Eye-Fi Review

eyefi-logo

I have a dream.

In the dream I’m at a photoshoot in my studio. I’ll take a picture of a lovely model and in a moment the image will show up on my laptop across the studio.

No wires, just wireless tether.

Nikon teased me with this capability for the D200, but that wasn’t my camera. Now they have it on their D300 and D3, but you have to wear small pack on your belt and have a cable running to the camera. Remember no wires.

Well the Eye-Fi looked like the answer. Alas it is not so.

Obviously not aimed at the professional. If it was it would be a CF card and not a SD card. Seems a CF card would have been easier, because it was bigger. Also it is geared toward uploading to web photo sharing sites like Flickr, but few pros use these sites.

But I believed, and I bought an Eye-Fi and a CF card adapter. I scheduled a photoshoot with a 5′ 10″ strawberry blonde. Decked her out in lingerie, set up my lights, and put the eye-fi in my Fuji S3.

And it worked. Click the shutter, and eventually the image showed up on Flickr. And later it showed up on my computer.

“Eventually” and “later” are the problem. It took easily over five minutes per 3.5 MB file for upload. I shot over 3 hours and at the end only had 10 pictures out of 200+ images on Flickr. When I needed to review some images to make sure over powering the sun looked right, I had to take the card out and insert it into the card reader. It downloaded all 200+ images into Lightroom in less time that it took to upload 1 image via wifi.

So I’m disappointed. My dream is still just that, a dream.

4 thoughts on “Eye-Fi Review”

  1. Hi,

    I more or less agree with these comments (I assume you were shooting large/fine JPEG?), but see http://www.ikontools.com/reviews/eyefi – it can be made to work reasonably well.

    You could set the camera to shoot RAW and small/basic JPEG – that way, only the small JPEGs would be transmitted for viewing and you can transfer the RAWs later. Alternatively, you could use something like a D3 and write just small basic JPEGs to the second slot, which would contain the Eye-Fi.

    If you’re finding range a problem, I use a pocket router (D-Link DWL-G730AP) and a battery pack, both in my pocket, to “bridge” a connection between the Eye-Fi and my main router. That way, signal strength remains high. I’ll probably write an article on that soon…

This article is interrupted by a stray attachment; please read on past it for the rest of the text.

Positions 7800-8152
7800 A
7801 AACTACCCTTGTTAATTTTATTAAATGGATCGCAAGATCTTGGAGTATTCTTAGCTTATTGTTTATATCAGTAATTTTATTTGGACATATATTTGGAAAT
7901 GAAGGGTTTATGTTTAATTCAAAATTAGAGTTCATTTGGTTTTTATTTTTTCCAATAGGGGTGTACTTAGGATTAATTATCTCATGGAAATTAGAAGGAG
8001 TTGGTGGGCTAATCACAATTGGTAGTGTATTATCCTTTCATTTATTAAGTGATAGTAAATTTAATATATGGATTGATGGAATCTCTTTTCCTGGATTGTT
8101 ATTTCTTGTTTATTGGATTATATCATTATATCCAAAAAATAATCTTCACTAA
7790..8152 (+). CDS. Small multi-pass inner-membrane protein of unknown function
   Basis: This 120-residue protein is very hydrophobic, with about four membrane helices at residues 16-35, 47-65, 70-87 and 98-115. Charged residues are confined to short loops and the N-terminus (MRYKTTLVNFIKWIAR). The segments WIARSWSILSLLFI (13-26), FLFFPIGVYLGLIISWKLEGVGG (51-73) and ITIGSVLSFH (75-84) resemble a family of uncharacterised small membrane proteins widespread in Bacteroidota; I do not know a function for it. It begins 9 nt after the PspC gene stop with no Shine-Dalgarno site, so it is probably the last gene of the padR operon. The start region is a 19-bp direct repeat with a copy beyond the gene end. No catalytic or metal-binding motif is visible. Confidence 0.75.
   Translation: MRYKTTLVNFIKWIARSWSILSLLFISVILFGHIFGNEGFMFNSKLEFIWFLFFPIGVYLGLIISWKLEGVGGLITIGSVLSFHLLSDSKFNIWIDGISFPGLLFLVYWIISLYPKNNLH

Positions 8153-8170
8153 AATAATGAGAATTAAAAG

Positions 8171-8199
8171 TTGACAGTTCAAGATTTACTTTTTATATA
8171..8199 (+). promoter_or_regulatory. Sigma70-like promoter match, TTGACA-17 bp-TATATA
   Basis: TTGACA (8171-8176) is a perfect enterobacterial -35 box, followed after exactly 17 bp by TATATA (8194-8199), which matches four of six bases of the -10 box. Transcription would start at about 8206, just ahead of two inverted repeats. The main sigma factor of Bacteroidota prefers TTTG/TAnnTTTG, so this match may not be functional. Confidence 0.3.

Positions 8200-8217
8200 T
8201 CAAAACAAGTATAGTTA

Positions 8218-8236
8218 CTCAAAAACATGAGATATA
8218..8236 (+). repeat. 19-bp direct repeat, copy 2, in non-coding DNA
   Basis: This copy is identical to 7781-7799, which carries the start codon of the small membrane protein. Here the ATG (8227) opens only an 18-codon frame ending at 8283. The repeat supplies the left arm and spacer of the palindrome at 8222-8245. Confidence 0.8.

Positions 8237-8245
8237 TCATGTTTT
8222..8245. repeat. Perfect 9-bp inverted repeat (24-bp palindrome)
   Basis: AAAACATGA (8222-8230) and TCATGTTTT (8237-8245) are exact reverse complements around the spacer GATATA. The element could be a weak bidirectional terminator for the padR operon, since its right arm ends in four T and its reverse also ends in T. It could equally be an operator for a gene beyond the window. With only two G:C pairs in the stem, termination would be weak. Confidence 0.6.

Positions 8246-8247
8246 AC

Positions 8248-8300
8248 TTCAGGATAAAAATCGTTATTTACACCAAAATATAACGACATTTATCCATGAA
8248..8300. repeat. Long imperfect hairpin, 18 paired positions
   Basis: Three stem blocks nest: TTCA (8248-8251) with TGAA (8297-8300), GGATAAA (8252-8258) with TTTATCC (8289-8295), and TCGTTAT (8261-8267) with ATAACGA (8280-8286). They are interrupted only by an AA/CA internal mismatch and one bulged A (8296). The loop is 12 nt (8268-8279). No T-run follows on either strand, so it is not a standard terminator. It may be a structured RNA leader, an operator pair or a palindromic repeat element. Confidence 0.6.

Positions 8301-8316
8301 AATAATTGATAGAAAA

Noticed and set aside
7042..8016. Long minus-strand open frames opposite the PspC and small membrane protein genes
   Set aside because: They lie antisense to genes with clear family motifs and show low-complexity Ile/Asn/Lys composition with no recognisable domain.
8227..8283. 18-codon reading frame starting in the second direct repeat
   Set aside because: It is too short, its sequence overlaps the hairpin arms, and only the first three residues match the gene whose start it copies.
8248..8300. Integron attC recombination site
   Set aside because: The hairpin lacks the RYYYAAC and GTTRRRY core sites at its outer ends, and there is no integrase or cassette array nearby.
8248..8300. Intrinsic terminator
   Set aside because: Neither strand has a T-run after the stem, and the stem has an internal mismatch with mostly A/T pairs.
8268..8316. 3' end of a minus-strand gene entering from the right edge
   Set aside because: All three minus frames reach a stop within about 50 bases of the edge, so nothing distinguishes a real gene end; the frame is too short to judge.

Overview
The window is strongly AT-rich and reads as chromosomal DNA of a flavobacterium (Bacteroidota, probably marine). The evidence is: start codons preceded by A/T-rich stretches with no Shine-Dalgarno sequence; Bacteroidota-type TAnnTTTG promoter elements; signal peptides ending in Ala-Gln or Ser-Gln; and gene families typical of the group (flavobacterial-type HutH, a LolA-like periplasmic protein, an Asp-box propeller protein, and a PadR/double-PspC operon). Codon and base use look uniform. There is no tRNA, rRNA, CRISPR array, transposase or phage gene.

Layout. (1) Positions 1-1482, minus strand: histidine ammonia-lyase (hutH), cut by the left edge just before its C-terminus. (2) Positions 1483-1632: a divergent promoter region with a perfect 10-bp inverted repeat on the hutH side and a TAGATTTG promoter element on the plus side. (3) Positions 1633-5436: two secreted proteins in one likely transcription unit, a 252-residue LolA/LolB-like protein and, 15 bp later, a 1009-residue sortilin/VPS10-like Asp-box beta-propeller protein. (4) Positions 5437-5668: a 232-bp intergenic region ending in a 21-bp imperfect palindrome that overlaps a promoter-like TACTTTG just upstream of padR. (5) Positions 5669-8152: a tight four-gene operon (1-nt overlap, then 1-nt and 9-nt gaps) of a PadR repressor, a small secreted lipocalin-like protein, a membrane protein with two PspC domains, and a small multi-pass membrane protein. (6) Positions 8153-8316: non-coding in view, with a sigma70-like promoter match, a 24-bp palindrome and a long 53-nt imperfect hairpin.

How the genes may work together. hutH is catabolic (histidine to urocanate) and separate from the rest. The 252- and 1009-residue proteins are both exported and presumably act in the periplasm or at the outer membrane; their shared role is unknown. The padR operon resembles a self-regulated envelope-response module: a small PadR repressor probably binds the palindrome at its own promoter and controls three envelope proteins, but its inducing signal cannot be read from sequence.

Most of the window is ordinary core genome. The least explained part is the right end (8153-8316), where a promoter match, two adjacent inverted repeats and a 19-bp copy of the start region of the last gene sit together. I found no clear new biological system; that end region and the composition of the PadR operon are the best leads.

Regards,
    Jon

  2. Jon:

    Thanks for the comment and the article. I’m a believer in shooting RAW, but don’t do it on my S3 because the RAW files are huge, 25+MB, and the card writer is slow. So I shoot JPEG and don’t have the option of a smaller JPEG.

    I’ll tried to figure out the local upload option. I seems I have that configured, but it still seems to upload and then download to the computer.

    Ron

  3. Ron,

    I am not sure why you were experiencing such lethargic transfer rates. This is not typical or acceptable performance. I am aware of many photographers that are using the Eye-Fi Card in the studio to review images and make adjustments.

    The Eye-Fi Card is not limited to uploading to the web. For a studio it would be best to use “local” or “upload to computer only” mode. Thus avoiding any web uploading bandwidth issues. In “local” mode the Eye-Fi Card transfers the images to your computer over your WiFi through your router.

    To set your Eye-Fi Card to upload to your computer only, just log into the Eye-Fi Manger, go to the settings tab and choose “Upload to Web” and choose “Do not share photos online”.

    Give that a try, I am confident you will see an improvement.

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